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This is a finding aid. It is a description of archival material held at the University of Pennsylvania: University Archives and Records Center. Unless otherwise noted, the materials described below are physically available in their reading room, and not digitally available through the web.
Overview and metadata sections
Craig Atmore (1875-1933), son of a Philadelphia business family with English roots, attended Penn in 1891 and graduated with a B.S. from Wharton in 1895. Craig succeeded his father in 1908 as president of a family company manufacturing mincemeat. He was vestryman in St. Stephen's Protestant Episcopal Church and also a member of the Manufacturers and Bankers Club. The Atmores first lived in North Broad Street and later moved to Wayne, a Philadelphia suburb.
Kenjiro Matsumoto (1870-1963) and Seizaburo Yasukawa (1877-1936) were brothers from a Japanese samurai family that rose in the Meiji restoration period. They bore different family names due to Matsumoto's adoption in his early years by a relative, also a Penn alumnus. Matsumoto registered for the Towne Scientific School in 1891, the same year Atmore was enrolled. Matsumoto, however, cut off his study at Penn due to the need of his family in Japan in 1893. Seizaburo Yasukawa was enrolled at Penn in 1896 and graduated with B.S. in 1900. Matsumoto's early experience at Penn brought the three Penn alumni together. Lonely and far away from home, Matsumoto joined the fraternity Phi-Delta-Zeta and stayed in its dormitory for three months. Later, his classmate Craig Atmore, concerned about his condition as a foreign student, invited Kenjiro to his home for room and board. The Atmore family treated the Japanese student so kindly that over time Kenjiro Matsumoto became just like a member of the Atmore family.
Soon after Kenjiro's return to Japan, his brother Seizaburo came to Penn. Upon his arrival in Philadelphia, Seizaburo settled with the Atmores to learn English. After he was enrolled at Wharton, he visited the family frequently and stayed for weekends with Craig. The two Japanese students' experiences at Penn turned out to be the beginning of a century-long warm friendship between the two families. Keiichiro Yasukawa, father of the Japanese family, met and extended thanks to the Atmores during his visit to the U.S. in 1911, which was followed by the visit of another brother Daigoro Yasukawa in 1914.
The Matsumoto-Yasukawa family began in the coal mining business, but later expanded to cotton industry, steel, and electric machinery. Kenjiro, Seizaburo and Daigoro achieved great success in business in Japan. They founded a Yasukawa-Matsumoto partnership in 1935.
Although Craig Atmore died unexpectedly in 1933, and Seizaburo Yasukawa followed in 1936, the friendship forged by the three Penn alumni continued between the two families through exchanges of correspondence and visits. Invited by Kenjiro, Craig's wife Emma and her daughter Virginia visited Japan in the fall of 1935. They stayed in Japan for three months, including five weeks living with the Japanese family. Craig's son Robert visited Japan the next summer.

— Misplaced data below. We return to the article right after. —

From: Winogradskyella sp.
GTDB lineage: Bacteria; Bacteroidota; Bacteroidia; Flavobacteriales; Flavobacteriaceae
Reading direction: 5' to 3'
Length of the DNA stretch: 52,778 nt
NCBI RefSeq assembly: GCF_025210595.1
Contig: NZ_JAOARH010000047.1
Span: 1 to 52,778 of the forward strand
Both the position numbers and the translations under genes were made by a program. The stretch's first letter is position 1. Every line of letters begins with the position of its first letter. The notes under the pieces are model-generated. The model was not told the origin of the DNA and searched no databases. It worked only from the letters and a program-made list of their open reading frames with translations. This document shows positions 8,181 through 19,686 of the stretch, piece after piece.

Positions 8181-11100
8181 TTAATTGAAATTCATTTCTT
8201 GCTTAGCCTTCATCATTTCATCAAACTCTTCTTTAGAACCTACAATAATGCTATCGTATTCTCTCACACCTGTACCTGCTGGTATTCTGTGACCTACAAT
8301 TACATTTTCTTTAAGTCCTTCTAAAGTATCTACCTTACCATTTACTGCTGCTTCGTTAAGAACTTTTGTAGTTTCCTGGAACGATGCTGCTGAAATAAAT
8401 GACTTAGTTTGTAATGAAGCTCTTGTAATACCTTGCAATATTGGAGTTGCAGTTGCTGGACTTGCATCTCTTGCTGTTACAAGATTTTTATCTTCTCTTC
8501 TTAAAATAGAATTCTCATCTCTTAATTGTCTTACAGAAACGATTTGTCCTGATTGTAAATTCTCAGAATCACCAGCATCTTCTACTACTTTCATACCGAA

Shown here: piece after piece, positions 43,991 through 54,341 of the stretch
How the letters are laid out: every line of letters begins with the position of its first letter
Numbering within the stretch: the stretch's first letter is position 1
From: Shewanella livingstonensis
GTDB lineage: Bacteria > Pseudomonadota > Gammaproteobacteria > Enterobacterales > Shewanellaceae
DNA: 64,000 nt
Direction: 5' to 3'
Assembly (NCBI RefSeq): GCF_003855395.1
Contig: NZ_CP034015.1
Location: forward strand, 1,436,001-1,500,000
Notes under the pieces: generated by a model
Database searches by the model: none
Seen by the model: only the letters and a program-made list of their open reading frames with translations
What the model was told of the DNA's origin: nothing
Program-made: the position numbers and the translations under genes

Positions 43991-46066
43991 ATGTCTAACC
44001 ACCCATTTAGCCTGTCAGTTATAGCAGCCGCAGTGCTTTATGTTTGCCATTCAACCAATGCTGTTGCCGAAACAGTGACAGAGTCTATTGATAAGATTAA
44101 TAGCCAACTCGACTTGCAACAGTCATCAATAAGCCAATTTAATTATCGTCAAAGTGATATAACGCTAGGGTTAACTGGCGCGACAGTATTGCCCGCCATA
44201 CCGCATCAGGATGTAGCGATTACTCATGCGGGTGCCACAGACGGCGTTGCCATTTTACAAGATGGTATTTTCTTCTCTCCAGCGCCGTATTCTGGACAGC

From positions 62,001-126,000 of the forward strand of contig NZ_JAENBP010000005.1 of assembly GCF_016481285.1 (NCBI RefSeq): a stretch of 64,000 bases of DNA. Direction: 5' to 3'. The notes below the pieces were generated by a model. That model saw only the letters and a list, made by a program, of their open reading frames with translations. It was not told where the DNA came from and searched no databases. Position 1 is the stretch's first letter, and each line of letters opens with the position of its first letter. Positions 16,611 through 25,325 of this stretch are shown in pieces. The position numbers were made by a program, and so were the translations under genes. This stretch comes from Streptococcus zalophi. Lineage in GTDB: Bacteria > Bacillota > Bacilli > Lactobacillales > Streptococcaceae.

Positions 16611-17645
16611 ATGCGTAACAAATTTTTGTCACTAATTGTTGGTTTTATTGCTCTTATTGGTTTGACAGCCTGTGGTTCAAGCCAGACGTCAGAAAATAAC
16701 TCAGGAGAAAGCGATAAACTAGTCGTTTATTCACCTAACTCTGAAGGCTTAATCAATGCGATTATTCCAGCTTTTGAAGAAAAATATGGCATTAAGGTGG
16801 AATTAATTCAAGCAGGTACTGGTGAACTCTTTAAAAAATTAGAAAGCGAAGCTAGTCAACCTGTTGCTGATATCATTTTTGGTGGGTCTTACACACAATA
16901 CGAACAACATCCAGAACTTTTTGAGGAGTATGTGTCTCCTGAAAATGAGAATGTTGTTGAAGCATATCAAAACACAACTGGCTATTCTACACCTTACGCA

World War II interrupted the exchanges between the two families. Communications, however, were restored soon after the war ended. As a staff of the American Red Cross, Robert Atmore came to Japan with the U.S. Army from the South Sea Islands in the fall of 1945. He was delighted to locate Kenjiro amid Tokyo's war ruins and thus resumed the friendship between the two families. In the early 1950s, at the initiative of Robert and his sister Ede, the two families started to collect data to trace the development of their friendship despite war and cultural differences. In 1956, Penn awarded Kenjiro Matsumoto an honorary degree in its 200th commencement.
This small collection of correspondence records the international and inter-cultural relationship between the two families - the Atmores in Philadelphia and the Matsumoto-Yasukawa family in Japan.
The collection consists mostly of letters, which are all coded by the donor, the descendents of the Atmore family. Apparently for a better understanding of the backgrounds, the collection has also included two family charts of the Japanese family, an autobiography of Kenjiro Matsumoto, a chronicle of Seizaburo Yasukawa's life experience, a reminiscent account by Emma Atmore of the history of the friendship between the two families including her visit to Japan in 1935, and a book in Japanese tracing the rise and development of the Matsumoto-Yasukawa family in Japan. For the convenience of researchers, a list of original code index has been preserved with errors marked and corrected in pencil.
This collection has been arranged chronologically except for several non-correspondence items that are attached at the end.
Donated to the University Archives as a gift in 2009
- University of Pennsylvania: University Archives and Records Center
- Finding Aid Author
- Kaiyi Chen
- Finding Aid Date
- Access Restrictions
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